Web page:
ACTY: A31_MPUMI_heady.wav: It was a really heady time. I mean, you know, when we arrived in the States, we were by chance on the cover of the Fader magazine, and we came over to play the launch party. And you know, it was just a madhouse from there because right after that we played SXSW at their Fader Fort 2008 where we met Pharell Williams and Lou Reed, and so when you arrive in the so-called promised land, for a musician coming all the way from South Africa, it was like, wow, we’d stepped into the other side, and it was hard to hang on and hold on. When I look back on it, it feels like we went from our rehearsal room to Irving Plaza, there was nothing in between.
B_26.wav: BANNING: Irving Plaza being a premier New York City rock club, a far cry from the guys’ Joburg rehearsal space. It really was that Fader article written by Eddie Houghton that set up this whole sequence of events.
ACTY: A32_MPUMI_Fader.wav: “Eddie writes them a paragraph or two. They say, "Yeah, we’re going with that story." Next thing you know, there we are. We’re on the cover of Federer, were flying to the states, that was how we got to SXSW the first time, which has now been cancelled because of this coronavirus thing. And it would've been full circle for us. This is our second album. We haven't done anything since our first trip to SXSW.”
ACTY: A33_MPUMI_No.wav: This was quite a big hit. You know, I mean, 10 years of trying to get the rocket ship off the ground, and we eventually do, it's like, no? What you mean, no? We’re bummed. We’re bummed.
B_27.wav: BANNING: Mpumi said that it took a long time to create again because, as he put it, “We went too far and saw too much.” The band had a struggle to put aside all these industry concerns and get back to the pure act of making music, for themselves.
ACTY: A34_MPUMI_change.wav: So we resorted to playing live for all this time. So we've been active, doing a lot of really cool shows, traveling here and there, not really touring, but going overseas every now and again. And I think the process began when Linda, our lead singer… You know, the music started to change and he wandered off, I guess under the weight of these pressures. He just stopped showing up at rehearsals, stopped showing up to shows. So he became a three piece. Classic BLK JKS, no conversation about it. We just keep going, you know. Improvise.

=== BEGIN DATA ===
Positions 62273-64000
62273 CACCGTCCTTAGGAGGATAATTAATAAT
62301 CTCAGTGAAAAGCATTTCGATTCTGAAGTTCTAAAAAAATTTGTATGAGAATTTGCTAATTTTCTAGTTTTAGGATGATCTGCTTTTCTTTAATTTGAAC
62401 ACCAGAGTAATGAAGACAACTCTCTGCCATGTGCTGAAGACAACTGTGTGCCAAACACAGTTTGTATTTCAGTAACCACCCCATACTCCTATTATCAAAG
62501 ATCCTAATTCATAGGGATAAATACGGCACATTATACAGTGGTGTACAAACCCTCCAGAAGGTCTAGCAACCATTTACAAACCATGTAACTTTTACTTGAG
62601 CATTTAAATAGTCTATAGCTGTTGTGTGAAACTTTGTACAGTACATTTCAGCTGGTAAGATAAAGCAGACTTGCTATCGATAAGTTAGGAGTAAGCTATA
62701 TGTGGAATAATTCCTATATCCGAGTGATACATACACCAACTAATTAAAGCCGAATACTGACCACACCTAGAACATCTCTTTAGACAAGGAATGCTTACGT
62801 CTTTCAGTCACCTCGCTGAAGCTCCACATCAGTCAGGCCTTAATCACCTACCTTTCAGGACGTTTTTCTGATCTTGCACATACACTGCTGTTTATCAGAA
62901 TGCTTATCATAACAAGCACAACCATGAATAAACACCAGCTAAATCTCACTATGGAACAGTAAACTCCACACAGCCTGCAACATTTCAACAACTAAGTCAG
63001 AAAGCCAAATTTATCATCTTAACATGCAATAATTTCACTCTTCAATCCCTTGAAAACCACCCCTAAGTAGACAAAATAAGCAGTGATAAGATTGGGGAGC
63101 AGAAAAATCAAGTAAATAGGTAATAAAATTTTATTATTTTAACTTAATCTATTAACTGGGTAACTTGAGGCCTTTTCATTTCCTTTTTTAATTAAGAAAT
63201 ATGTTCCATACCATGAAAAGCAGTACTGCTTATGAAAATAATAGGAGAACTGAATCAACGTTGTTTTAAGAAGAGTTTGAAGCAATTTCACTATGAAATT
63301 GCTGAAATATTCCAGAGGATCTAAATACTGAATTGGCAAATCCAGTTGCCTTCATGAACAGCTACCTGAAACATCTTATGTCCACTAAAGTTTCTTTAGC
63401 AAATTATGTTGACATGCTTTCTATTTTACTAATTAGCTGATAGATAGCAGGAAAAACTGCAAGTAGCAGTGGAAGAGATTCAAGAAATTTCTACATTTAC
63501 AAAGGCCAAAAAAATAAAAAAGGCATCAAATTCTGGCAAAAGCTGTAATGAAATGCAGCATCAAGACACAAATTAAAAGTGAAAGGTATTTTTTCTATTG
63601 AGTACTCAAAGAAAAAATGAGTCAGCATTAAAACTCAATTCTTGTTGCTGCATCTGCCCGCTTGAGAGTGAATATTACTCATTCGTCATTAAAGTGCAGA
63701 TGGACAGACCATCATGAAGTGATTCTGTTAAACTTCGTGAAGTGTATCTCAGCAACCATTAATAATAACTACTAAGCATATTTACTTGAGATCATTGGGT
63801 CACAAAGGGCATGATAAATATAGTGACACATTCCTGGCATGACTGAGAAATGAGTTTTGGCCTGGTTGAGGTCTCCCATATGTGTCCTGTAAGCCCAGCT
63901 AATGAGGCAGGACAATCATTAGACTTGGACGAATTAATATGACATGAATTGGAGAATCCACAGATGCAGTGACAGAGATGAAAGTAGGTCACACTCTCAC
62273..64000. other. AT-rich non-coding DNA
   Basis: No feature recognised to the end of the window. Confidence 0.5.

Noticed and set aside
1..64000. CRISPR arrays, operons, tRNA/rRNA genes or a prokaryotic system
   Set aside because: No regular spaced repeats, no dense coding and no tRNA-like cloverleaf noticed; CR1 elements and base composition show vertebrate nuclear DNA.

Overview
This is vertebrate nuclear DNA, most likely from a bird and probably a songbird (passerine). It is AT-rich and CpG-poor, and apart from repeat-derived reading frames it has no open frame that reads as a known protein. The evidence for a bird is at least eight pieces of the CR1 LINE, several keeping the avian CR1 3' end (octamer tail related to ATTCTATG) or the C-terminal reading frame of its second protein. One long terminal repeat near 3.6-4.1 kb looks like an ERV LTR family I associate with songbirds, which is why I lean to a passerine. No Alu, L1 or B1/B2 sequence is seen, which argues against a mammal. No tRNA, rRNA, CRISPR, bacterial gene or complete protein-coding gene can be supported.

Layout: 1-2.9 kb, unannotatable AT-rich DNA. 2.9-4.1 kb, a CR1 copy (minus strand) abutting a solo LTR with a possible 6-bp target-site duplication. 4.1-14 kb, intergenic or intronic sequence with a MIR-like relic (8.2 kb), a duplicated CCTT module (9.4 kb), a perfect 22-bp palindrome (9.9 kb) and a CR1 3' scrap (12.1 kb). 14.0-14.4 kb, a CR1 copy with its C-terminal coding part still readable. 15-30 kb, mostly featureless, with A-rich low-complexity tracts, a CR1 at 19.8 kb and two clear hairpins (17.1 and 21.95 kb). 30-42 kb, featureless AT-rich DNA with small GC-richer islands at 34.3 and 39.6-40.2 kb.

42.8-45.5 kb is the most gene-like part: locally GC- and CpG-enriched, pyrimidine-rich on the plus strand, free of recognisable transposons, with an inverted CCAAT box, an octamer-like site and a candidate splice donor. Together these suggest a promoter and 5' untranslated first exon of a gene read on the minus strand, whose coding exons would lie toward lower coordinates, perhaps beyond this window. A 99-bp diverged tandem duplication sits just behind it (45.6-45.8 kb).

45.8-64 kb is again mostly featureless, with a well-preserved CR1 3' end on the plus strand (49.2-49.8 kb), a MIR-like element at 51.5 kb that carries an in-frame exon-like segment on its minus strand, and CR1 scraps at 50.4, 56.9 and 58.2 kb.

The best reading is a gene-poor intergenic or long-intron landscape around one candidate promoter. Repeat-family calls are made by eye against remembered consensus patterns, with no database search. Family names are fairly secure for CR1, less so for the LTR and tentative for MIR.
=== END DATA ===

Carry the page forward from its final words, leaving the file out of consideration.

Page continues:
B_28.wav: BANNING: The band gigged with various guests sitting in, including a brass section. They eventually settled on a new fourth member, Tebogo Seitei on trumpet. They new album is called Abantu: Before Humans, and as you can probably hear, the songs run together in a seamless flow moving through styles and moods without a pause.
ACTY: A35_MPUMI_niche.wav: We are really children of the good old prog rock album. And by that I include works like Bitches Brew by Miles. So the way album plays, putting the songs in that order, and having all the tracks overlap, was a way to bring the audience in, just to help people come closer to what we’re doing. Because there isn't a lot of the type of thing we’re doing. Even within the realm or genre, we are a niche within a niche within a niche within a niche within a kaleidoscopic enigma.
GEORGES: [reacts] MAN, THAT’S A HELL OF A MARKETING PITCH! LET’S HEAR SOME MORE.
GEORGES: BLK JKS FROM THEIR AS YET UNRELEASED NEW ALBUM, ABANTU: BEFORE HUMANS.
ACTY: A36_MPUMI_Before.wav: Abantu: Before Humans, this second LP, is actually a prequel to After Robots. So the first album is the second in the trilogy. Abantu means “people,” and the idea is basically talking about humankind and the direction in which we’re moving. Humans in the physical. Human spirituality. Technology, you know, AI. After robots was a bit post-apocalyptic. Before humans is reaching into a space where nothing has begun, the pre Big Bang space.
MUSIC: a bit more